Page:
Kitchen Tips Live and Learn

Saving on Organics

We all know organic fruits and vegetables do a body good. By buying organic you’re making a choice to lessen your exposure to pesticides and genetically modified organisms. Studies have shown that genetically modified foods may even be contributing to the food allergy epidemic we are currently experiencing.

There are a multitude of reasons to buy organic, but the extra cost at the grocery store is definitely a big reason not to.  I’ve seen organics 3 times the price of their conventional counterpart. It definitely is a turn off, but it doesn’t have to prevent us from choosing organics all together. It is possible to eat organics without breaking the bank–here’s how we do it…

Get to know the Dirty Dozen and the Clean Fifteen.

The Dirty Dozen are the worst offenders. According to the Environmental Working Group, a nonprofit organization that analyzes the results of government pesticide testing in the U.S., the following 12 fruits and vegetables have the highest pesticide levels on average. Because of their high pesticide levels when conventionally grown, it is best to buy these organic:

  • Apples
  • Bell Peppers
  • Carrots
  • Celery
  • Cherries
  • Grapes
  • Kale
  • Lettuce
  • Nectarines
  • Peaches
  • Pears
  • Strawberries

The Clean Fifteen are the least offenders – those foods you can get away with buying conventionally because on average they contain the least amount of pesticides when grown conventionally. Most you’ll notice have thicker skins or rinds that protect them from pests, which in turn require less pesticides.  You should still always wash your fruits and vegetables well with a vegetable wash – even melons!

  • Asparagus
  • Avocado
  • Broccoli
  • Cabbage
  • Corn
  • Eggplant
  • Kiwi
  • Mango
  • Onion
  • Papaya
  • Pineapple
  • Peas
  • Sweet Potatoes
  • Tomatoes
  • Watermelon

Shop at farmer’s markets or farm stands. Shop around and find out which grower has the best deals on your favorite foods.  Not only will you be buying the freshest produce available, picked when it’s ripe for improved nutritional value, but you can feel good about buying directly from the local growers and saving a little money.  You’ll also be introduced to amazing new foods and varieties not available in your supermarket which will help your kids be more adventurous about trying new foods.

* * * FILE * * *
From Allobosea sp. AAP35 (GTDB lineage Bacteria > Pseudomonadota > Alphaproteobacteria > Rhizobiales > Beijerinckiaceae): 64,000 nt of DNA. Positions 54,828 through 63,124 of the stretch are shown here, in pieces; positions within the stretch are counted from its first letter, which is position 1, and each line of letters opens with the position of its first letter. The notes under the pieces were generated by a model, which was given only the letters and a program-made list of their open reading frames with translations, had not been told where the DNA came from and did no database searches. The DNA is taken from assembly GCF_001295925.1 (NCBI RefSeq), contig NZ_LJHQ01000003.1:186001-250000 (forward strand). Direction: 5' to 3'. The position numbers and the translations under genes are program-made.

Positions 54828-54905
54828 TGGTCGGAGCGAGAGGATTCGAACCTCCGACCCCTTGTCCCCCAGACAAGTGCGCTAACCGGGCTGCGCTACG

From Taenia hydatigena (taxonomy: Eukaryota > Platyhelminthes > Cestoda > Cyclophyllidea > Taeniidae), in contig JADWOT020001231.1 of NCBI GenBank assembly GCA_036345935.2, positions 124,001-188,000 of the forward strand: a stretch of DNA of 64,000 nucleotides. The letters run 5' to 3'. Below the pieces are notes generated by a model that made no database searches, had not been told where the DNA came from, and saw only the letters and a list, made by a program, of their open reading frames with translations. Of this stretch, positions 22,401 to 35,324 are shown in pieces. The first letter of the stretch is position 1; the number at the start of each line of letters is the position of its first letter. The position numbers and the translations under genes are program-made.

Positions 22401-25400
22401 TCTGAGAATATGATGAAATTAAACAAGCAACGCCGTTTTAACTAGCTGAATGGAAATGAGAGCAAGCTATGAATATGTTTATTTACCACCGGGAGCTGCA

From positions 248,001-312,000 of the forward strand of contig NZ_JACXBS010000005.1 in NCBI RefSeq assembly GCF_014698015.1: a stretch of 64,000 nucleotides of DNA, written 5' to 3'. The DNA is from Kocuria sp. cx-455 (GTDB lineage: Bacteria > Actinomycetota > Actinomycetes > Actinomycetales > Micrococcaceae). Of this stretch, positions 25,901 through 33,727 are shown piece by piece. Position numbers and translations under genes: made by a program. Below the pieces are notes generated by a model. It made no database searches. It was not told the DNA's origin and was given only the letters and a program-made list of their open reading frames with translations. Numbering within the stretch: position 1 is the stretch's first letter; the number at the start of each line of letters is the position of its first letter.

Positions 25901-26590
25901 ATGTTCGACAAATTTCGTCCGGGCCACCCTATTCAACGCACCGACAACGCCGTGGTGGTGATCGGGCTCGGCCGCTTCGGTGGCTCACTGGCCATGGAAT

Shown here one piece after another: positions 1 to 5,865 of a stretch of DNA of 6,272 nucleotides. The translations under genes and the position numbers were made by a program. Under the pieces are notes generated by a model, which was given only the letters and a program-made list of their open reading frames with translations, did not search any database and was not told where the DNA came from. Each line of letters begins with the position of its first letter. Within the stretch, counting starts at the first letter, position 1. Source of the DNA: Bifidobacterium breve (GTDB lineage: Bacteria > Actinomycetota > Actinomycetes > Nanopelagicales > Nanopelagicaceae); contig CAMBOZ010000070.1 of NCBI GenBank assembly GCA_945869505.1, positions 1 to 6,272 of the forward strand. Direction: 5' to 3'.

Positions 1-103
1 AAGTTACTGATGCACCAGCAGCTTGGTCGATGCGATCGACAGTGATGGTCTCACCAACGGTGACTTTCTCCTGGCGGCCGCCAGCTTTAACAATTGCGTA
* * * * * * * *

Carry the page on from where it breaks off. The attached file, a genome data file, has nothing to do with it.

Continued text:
Join a CSA. Community supported agriculture allows you to buy a share in a farm up front and in return they will provide you with a steady supply of beautiful, organic, sticker-less produce at a reduced price.

Buy what’s fresh, in season and on sale.  This one requires some waiting – especially for fruit, but you’ll find its worth it – in taste and money. When you find a deal, buy extra and freeze it.

Put it up.  Come summer and early fall, set aside a weekend or two for canning and freezing.  Keep your eye out for deals on your favorite fruit and make some amazing jam. Freeze berries when they are ripe, abundant and cheap. Dry herbs or freeze them when they are abundant.

Pick ’em yourself.  Perhaps there’s a wild patch of berries near you.  If you’re luck enough to live in the pacific northwest, you can count on every August being prime berry picking season.  Another option is going to a farm and picking them yourself – we’re lucky to have “You Pick” farms all around us for strawberries, raspberries, black berries and even kiwis.

Grow it.  A little lettuce and herbs can make their way into any garden of any size. Since leafy greens absorb pesticides directly into the leaves we eat, it’s extra important to eat these organic.

Don’t let the price of organics prevent you from providing the best for your family. With a bit of planning and smart shopping, anyone can afford to eat organic.


Until next time,  Lisa



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